Based on recent media, the shooting lobby is certainly stepping up the pressure on the Premier to get their recreational bird shooting season approved - it's a pastime in which less than half of one percent of the population partake, causes extreme angst to many others and the majority of Victorians want banned.
Will Daniel Andrews do the right thing by his constituents, particularly those in rural communities, as well as Australia's struggling native wildlife and not allow a duck shooting season to take place?
While we wait for his government's announcement, we felt it important to provide a balance to some claims made by some members of the pro duck shooting lobby.
Re "economic benefit of duck shooting to regional areas"
Some shooters and MPs cite this, in so doing, typically referring to a survey of shooters in 2013, self-professed to hold bias. The survey did not account for the adverse impacts to the non shooting community, people trying to work from home in the area, shift workers needing to sleep during the day in the area nor tourism. Nor did it follow recommended methodology by VAGO (Victorian Auditor Generals Office).
Even still, according to this survey, only $99 million was derived from duck shooters to all Victoria, with the largest percentage (39%) going to Melbourne metropolitan areas while many regional areas received little if any.
East Gippsland - claimed by pro duck shooters to be reliant on duck shooters - derived a mere $2.4 million and 16 jobs. This is being generous as it includes direct and flow on benefits.
Conversely, nature based tourism brings significant benefit to non duck shooting areas. Consider Phillip Island Nature Parks which contributes $498 million annually and 2100 jobs to Victoria, $120 million and 800 jobs just to the local area. Or Winton Wetlands, one area near Benalla which attracts over 60,000 visitors a year despite drought conditions (that's more than twice the number of duck shooters there are for the entire state).
A study by the Australia Institute in 2012 found the majority of holiday makers would avoid duck shooting areas and that most duck shooters would happily switch to an alternate activity which would bring benefit to rural areas.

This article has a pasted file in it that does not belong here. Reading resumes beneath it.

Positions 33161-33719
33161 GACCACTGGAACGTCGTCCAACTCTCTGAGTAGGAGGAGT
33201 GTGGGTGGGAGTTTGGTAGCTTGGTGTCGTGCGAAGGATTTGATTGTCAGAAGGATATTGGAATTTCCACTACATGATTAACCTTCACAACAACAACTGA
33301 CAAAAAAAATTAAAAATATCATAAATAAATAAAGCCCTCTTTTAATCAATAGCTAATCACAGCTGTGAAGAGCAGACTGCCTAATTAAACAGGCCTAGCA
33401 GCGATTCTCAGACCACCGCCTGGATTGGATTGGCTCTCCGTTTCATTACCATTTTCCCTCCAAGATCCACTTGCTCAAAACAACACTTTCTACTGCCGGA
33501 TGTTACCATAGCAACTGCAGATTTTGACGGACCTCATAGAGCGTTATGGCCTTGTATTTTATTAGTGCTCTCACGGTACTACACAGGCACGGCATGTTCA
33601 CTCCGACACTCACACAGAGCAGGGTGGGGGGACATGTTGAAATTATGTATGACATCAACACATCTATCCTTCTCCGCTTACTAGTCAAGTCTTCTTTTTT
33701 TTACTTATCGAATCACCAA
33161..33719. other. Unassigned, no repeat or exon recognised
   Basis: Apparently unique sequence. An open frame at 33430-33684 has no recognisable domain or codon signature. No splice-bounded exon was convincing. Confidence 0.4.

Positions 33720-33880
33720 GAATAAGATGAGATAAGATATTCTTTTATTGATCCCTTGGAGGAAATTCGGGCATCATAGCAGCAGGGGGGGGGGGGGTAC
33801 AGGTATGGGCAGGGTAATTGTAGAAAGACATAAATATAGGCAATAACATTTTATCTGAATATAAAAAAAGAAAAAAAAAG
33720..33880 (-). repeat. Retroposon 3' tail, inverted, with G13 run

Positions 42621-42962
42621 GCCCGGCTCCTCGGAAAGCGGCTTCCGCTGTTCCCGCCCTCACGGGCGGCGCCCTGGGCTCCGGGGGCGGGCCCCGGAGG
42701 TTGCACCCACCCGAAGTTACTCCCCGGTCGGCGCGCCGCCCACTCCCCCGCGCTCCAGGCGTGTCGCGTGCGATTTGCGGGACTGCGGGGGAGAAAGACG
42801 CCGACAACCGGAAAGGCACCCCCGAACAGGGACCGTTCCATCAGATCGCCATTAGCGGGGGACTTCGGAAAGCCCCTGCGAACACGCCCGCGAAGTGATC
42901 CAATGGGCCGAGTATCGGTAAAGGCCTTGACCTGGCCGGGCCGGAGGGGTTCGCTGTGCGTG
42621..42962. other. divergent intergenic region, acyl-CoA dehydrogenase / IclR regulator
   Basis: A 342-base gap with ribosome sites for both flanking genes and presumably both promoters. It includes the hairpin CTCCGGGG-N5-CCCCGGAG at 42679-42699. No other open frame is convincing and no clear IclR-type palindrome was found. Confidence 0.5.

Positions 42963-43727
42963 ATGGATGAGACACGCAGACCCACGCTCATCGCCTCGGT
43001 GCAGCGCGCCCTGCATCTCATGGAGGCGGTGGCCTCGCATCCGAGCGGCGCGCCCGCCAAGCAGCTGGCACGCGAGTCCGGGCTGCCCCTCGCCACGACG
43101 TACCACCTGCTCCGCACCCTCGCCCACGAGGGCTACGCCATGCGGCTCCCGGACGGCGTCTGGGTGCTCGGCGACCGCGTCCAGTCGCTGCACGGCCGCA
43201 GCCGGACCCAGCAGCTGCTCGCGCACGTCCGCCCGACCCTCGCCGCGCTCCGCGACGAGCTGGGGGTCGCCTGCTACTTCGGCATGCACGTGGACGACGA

Re "recreational duck shooting is popular".
Less than half of one percent of the population shoot ducks, a number that is declining (refer graph below). In East Gippsland, only 2.4% of voters shoot ducks. The highest number of voters in any electorate (Lowan) is only 2.48%. The majority of electorates have between 0 and 0.5%.
Professional polls continue to show the majority of the population - city and rural - want it banned.
Activities which are popular with locals and tourists alike- unfortunately hampered by duck shooting in the area - include bushwalking (in the Top 20 - shooting is not) and birdwatching - a $41 billion dollar industry in the US alone.
Re; "recreational duck shooting is sustainable".
Sadly, scientific reports including of long term bird number declines exacerbated by hunting and increasing climate change impacts, suggest otherwise.
It is not possible to monitor or control what gets shot at the thousands of waterways across Victoria where the activity is allowed. The poor understanding of the numbers and species of birds shot, a vital concern on its own, suggests this not at all a "sustainable" pastime.
Whilst it is evident that some MPs have strong links to shooting clubs, we are concerned they appear by many to be out of touch with the majority of their constituents.
But it's Daniel Andrews who will call the shots at this stage.
Given animal welfare is important to 98% of Victorians (Labor's Animal Welfare Action Plan) and duck shooting is known to involve extreme prolonged suffering, we hope the Premier will hold true to his party's commitments to animal welfare.
Given the unprecedented environmental conditions which have resulted in little if any breeding and bird numbers well below long term averages in many cases by order of magnitude, we hope the Premier will hold true to the Labor Government's commitments to protect biodiversity. In this case, our struggling native waterbirds - many species unique to Australia.
Given the lack of understanding of impacts to the growing numbers of families in close proximity, we hope the Premier will not allow further duck shooting at least until robust risk assessments can be carried out.
Even duck shooting maps on the Game Management Authority website are incomplete and offer little means of warning to the public who wish to avoid public waterways where duck shooting is allowed. Who is liable in the case of an accident?
We know you have written thousands of letters to the government asking for a ceasefire.
RVOTDS have also written, asking that as part of the Andrews government's review into duck shooting, proper risk assessments are carried out regarding the social and economic impacts to the non shooting community - that is, the majority.
It's about all Victorians.
Picture Great Egret, Eleanor Dilley.
Estimating the Impact of hunting to Victoria
The Australia Institute - Out for a Duck
Winton Wetlands Annual Report
Phillips Island Nature Parks Media Release 2014
GMA license Statistics
East Australian Annual Waterbird Survey, Centre of Ecosystem Science University NSW
State of The World's Birds 2018